This New Energy Drink Promises To Turn You Into A Superhuman
San Francisco-based start-up HVMN (pronounced “human”) has developed a drink made of pure ketone ester – a supplement that some scientists are calling the fourth type of fuel, alongside carbs, fat and protein. Ketone is a shot-sized bottle of clear liquid that contains 120 calories. HVMN promises the drink will improve your energy and focus. “It’s not a fat, it’s not a protein, it’s not a carb, but your body gets fuel from it,” Geoff Woo, the company’s co-founder and CEO told Business Insider. The human body releases chemicals called ketones when it runs out of carbohydrates for energy and is forced to tap into fat reserves. This is the basis of the ketogenic diet, which relies on high-fat, no-carb meals. Essentially, cutting carbs from our diets releases ketones that turn our bodies into a fat-melting machine. But the ketogenic diet is hard to sustain since it’s extremely difficult to completely cut out carbs. Enter Ketone, which lets you directly ingest the ketones without tricking your body into starvation-mode. The fuel is “unlike anything we’ve ever seen before,” Kieran Clarke, a professor of physiological biochemistry at Oxford University, who studies ketones and has been working in partnership with HVMN, told Business Insider. When Ketone was given to a group of elite cyclists – some of whom were former Olympians — they traveled an average of 400 meters further than cyclists who’d been given a carb-rich or fat-rich energy drink. Those findings were published by Clarke and her colleagues in Cell Metabolism in July 2016. However a more recent study found that, after giving a ketones-based drink to 11 elite cyclists in Australia, the athletes performed worse, had slower times and all reported upset stomachs. One couldn’t even start Continue reading >>
A Startup Has Created A Performance-enhancing Bottled 'superfuel' — Here's What It's Like To Drink
HVMN Ketones could supercharge the body in a way unlike any other fuel source. HVMN, a startup based in San Francisco, is bringing to market a drink made of pure ketone ester that it says has performance-boosting qualities. We tried the drink before its public launch. HVMN, a startup building "human enhancement" technologies out of San Francisco, recently revealed that it is bringing one of the first commercial ketone esters to market. HVMN Ketone is an FDA-reviewed drink that claims to improve athletic ability, focus, and energy. The drink contains 120 calories, but it has no fat, protein, or carbohydrates. Those calories instead come from ketones — molecules formed by the breakdown of fat. Geoff Woo, cofounder and CEO of HVMN (pronounced "human"), likes to call ketones "the fourth macronutrient." "It's not a fat, it's not a protein, it's not a carb, but your body gets fuel from it," Woo told Business Insider. To make the product, HVMN leveraged more than a decade and $60 million worth of scientific research through an exclusive partnership with the University of Oxford. Brianna Stubbs, lead researcher at HVMN, joined a study on the effects of ketone esters in competitive rowers while a student-athlete at Oxford. The experienced inspired her to change her course of study from medicine to physiology. Stubbs remembered how the ketone ester made her feel during practice rowing sessions: "When you take it, you get to the red line and feel like you can go further. It's as you get to the end, when normally you'd run out of energy, it's as if you have this extra gear at the end." Stubbs holds a PhD around the science of ketones and two gold medals from the 2013 and 2016 World Rowing Championships. She resigned from the 2020 Tokyo Olympics to join HVMN. HVMN Ketone is availa Continue reading >>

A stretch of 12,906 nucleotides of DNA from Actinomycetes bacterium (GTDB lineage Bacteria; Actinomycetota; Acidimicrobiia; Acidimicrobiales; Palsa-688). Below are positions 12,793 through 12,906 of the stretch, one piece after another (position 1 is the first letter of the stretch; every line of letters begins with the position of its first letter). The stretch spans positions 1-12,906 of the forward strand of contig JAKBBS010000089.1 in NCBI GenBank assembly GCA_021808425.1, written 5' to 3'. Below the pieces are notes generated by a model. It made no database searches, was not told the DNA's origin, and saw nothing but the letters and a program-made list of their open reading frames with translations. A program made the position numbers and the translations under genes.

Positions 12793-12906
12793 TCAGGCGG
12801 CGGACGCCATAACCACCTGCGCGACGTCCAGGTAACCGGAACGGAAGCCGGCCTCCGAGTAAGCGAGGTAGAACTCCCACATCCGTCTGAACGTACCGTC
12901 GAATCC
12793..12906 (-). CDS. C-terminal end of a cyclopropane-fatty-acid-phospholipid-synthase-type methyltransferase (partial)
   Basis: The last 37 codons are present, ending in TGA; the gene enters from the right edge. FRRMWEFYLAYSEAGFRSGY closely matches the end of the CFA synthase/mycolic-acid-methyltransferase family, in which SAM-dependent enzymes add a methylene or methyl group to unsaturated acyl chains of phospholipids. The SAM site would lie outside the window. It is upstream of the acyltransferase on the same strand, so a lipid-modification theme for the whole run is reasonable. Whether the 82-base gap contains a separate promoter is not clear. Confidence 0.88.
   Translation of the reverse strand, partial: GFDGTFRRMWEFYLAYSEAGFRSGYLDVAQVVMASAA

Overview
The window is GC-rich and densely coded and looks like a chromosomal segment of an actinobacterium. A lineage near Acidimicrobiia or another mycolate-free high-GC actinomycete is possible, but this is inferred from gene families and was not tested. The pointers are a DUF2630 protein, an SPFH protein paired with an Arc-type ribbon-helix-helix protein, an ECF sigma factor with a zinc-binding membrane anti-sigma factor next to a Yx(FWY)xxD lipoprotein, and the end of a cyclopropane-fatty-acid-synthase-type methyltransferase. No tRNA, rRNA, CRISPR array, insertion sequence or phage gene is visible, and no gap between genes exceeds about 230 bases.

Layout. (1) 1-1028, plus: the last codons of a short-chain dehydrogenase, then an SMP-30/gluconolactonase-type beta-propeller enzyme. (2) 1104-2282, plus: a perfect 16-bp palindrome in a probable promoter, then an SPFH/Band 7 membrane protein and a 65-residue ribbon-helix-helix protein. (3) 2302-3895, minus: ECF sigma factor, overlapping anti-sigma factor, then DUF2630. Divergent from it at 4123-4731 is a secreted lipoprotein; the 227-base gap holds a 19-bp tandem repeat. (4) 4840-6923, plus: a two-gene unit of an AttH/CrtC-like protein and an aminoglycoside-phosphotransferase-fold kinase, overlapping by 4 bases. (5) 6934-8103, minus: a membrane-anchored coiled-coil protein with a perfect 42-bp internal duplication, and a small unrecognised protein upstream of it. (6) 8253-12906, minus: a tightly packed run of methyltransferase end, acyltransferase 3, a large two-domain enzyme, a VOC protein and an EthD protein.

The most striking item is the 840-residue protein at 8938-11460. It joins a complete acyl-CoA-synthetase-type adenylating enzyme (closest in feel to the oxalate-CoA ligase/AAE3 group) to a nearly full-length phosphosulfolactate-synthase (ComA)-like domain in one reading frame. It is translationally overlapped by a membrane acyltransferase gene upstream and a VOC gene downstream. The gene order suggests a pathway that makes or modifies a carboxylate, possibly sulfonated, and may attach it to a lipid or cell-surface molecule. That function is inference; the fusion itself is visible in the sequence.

My Experience With Exogenous Ketones
Last year I wrote a couple of posts on the nuances and complexities of ketosis, with an emphasis on nutritional ketosis (but some discussion of other states of ketosis—starvation ketosis and diabetic ketoacidosis, or DKA). To understand this post, you’ll want to at least be familiar with the ideas in those posts, which can be found here and here. In the second of these posts I discuss the Delta G implications of the body using ketones (specifically, beta-hydroxybutyrate, or BHB, and acetoacetate, or AcAc) for ATP generation, instead of glucose and free fatty acid (FFA). At the time I wrote that post I was particularly (read: personally) interested in the Delta G arbitrage. Stated simply, per unit of carbon, utilization of BHB offers more ATP for the same amount of oxygen consumption (as corollary, generation of the same amount of ATP requires less oxygen consumption, when compared to glucose or FFA). I also concluded that post by discussing the possibility of testing this (theoretical) idea in a real person, with the help of exogenous (i.e., synthetic) ketones. I have seen this effect in (unpublished) data in world class athletes not on a ketogenic diet who have supplemented with exogenous ketones (more on that, below). Case after case showed a small, but significant increase in sub-threshold performance (as an example, efforts longer than about 4 minutes all-out). So I decided to find out for myself if ketones could, indeed, offer up the same amount of usable energy with less oxygen consumption. Some housekeeping issues before getting into it. This is a self-experiment, not real “data”—“N of 1” stuff is suggestive, but it prevents the use of nifty little things likes error bars and p-values. Please don’t over interpret these results. My reason for shari Continue reading >>